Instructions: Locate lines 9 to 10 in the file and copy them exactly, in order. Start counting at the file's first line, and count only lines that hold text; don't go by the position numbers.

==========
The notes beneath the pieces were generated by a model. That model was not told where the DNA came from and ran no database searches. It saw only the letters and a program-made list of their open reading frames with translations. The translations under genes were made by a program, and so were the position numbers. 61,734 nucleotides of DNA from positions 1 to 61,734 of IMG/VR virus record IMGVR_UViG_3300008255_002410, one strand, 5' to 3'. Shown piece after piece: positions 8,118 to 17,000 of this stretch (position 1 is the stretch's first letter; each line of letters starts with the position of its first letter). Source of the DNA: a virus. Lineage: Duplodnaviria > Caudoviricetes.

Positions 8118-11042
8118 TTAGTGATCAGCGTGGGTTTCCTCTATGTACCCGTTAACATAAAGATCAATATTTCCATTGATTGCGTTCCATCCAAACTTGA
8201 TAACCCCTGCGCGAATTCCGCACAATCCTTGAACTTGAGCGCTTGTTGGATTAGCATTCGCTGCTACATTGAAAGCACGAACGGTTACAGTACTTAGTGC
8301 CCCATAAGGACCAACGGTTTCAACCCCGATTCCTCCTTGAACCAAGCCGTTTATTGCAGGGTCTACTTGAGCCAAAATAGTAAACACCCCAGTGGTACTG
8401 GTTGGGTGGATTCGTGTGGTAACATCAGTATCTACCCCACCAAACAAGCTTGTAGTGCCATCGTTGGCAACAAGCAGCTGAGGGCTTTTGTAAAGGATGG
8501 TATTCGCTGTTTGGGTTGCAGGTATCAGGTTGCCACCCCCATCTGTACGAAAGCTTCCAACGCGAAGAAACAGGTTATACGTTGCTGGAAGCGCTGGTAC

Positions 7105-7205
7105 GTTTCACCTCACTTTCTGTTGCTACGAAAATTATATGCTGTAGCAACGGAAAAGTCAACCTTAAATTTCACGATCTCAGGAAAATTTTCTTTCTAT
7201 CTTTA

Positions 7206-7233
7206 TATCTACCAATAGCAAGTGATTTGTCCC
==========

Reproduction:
7105 GTTTCACCTCACTTTCTGTTGCTACGAAAATTATATGCTGTAGCAACGGAAAAGTCAACCTTAAATTTCACGATCTCAGGAAAATTTTCTTTCTAT
7201 CTTTA